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Four Dogs and a Bone



Four Dogs and a Bone, GroundUp Theatre, at Breadline Theatre. Although John Patrick Shanley does a fine job of aping the vacuous Hollywood mind-set, as a critique of the film industry Four Dogs and a Bone comes up short. Compared to the ferocity with which he attacked cinema stock characters and situations in Congo, his screen adaptation of a Michael Crichton story, this piece seems almost tame. And while Shanley has managed to curb some of the pedantic, overly intellectual mind games that characterize most of his works, this one fails to attain any depth in its approach to mindless fluff.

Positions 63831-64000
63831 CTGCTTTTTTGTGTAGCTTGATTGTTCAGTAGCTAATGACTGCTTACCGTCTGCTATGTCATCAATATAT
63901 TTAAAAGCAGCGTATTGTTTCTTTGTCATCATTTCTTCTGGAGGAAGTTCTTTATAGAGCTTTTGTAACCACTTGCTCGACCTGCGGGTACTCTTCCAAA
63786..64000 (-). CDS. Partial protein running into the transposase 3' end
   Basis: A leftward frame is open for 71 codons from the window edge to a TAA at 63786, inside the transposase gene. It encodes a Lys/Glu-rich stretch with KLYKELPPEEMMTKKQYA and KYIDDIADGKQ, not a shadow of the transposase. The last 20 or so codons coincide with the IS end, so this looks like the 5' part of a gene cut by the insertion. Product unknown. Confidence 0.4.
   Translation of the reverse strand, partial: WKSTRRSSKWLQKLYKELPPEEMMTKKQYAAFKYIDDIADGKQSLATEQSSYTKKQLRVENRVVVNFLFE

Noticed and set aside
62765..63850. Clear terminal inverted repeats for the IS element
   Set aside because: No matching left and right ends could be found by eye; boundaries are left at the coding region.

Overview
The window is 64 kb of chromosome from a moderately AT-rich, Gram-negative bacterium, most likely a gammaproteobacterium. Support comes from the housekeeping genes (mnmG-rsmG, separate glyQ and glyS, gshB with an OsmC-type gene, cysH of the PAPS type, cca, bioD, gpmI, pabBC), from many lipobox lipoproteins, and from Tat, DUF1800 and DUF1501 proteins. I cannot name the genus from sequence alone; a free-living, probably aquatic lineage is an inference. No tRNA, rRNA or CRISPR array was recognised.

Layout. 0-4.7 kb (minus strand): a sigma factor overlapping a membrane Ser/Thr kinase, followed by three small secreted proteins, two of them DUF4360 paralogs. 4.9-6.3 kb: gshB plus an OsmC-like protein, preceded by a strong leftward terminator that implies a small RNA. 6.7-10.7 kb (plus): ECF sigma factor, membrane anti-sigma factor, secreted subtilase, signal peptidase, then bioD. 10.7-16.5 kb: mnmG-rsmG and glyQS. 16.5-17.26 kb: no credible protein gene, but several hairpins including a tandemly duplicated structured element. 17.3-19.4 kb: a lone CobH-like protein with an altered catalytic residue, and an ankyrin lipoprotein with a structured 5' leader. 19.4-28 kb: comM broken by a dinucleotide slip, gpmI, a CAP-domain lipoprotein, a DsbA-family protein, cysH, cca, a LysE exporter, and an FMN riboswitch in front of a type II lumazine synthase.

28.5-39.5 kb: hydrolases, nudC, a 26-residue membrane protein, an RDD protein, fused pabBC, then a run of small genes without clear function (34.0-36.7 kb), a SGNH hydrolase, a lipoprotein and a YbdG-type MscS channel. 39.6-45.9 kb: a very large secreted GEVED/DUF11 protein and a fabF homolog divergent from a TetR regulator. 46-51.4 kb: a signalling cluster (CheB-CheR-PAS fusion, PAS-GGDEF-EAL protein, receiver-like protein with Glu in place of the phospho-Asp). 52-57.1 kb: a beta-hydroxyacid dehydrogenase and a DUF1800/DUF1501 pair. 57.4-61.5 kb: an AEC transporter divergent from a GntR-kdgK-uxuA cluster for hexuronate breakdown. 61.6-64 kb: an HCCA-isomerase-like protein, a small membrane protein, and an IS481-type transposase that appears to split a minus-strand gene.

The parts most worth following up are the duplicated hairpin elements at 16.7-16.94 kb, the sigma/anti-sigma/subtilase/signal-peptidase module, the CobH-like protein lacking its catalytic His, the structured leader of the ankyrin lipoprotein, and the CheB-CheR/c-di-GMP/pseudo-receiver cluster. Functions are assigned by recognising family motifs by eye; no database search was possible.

Part of the problem is that the script isn't vicious enough. There are only four characters, and one of them--Victor, the screenwriter--escapes the proceedings entirely unscathed. Of course, screenwriting happens to be Shanley's meal ticket. Every play needs a moral center, but the self-protective measures Shanley takes in regard to Victor are too transparent.

At least the young members of the GroundUp Theatre have some fun heightening the script's more superficial, farcical aspects. Krishna Sallman's fast-paced staging keeps things taut, and the performances are all solid, especially Sabrina Lloyd's as the dried-up old stage actress Colette. GroundUp's production adds color to an otherwise joyless mess, but it can't disguise the fact that Four Dogs and a Bone is all bark and no bite.

--Nick Green

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